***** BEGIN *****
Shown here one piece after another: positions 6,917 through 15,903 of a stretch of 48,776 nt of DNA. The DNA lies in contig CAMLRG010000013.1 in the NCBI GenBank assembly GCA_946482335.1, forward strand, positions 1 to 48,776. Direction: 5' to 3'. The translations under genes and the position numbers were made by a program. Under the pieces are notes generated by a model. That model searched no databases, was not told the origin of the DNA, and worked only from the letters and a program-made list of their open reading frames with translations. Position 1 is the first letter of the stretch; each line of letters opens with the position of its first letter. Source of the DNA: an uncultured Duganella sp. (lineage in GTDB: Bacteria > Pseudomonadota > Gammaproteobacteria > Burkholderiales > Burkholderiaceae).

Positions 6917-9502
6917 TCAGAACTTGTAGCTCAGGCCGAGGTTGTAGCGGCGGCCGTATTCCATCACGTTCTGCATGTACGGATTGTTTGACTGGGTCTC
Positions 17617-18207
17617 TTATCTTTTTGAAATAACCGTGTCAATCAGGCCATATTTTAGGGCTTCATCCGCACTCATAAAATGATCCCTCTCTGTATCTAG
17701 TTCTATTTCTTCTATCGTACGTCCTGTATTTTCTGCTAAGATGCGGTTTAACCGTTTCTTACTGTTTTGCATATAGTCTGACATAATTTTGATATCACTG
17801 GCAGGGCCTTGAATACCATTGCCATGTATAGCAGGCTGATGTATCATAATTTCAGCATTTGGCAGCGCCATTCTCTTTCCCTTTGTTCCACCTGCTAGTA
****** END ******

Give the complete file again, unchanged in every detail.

Shown here one piece after another: positions 6,917 through 15,903 of a stretch of 48,776 nt of DNA. The DNA lies in contig CAMLRG010000013.1 in the NCBI GenBank assembly GCA_946482335.1, forward strand, positions 1 to 48,776. Direction: 5' to 3'. The translations under genes and the position numbers were made by a program. Under the pieces are notes generated by a model. That model searched no databases, was not told the origin of the DNA, and worked only from the letters and a program-made list of their open reading frames with translations. Position 1 is the first letter of the stretch; each line of letters opens with the position of its first letter. Source of the DNA: an uncultured Duganella sp. (lineage in GTDB: Bacteria > Pseudomonadota > Gammaproteobacteria > Burkholderiales > Burkholderiaceae).

Positions 6917-9502
6917 TCAGAACTTGTAGCTCAGGCCGAGGTTGTAGCGGCGGCCGTATTCCATCACGTTCTGCATGTACGGATTGTTTGACTGGGTCTC
Positions 17617-18207
17617 TTATCTTTTTGAAATAACCGTGTCAATCAGGCCATATTTTAGGGCTTCATCCGCACTCATAAAATGATCCCTCTCTGTATCTAG
17701 TTCTATTTCTTCTATCGTACGTCCTGTATTTTCTGCTAAGATGCGGTTTAACCGTTTCTTACTGTTTTGCATATAGTCTGACATAATTTTGATATCACTG
17801 GCAGGGCCTTGAATACCATTGCCATGTATAGCAGGCTGATGTATCATAATTTCAGCATTTGGCAGCGCCATTCTCTTTCCCTTTGTTCCACCTGCTAGTA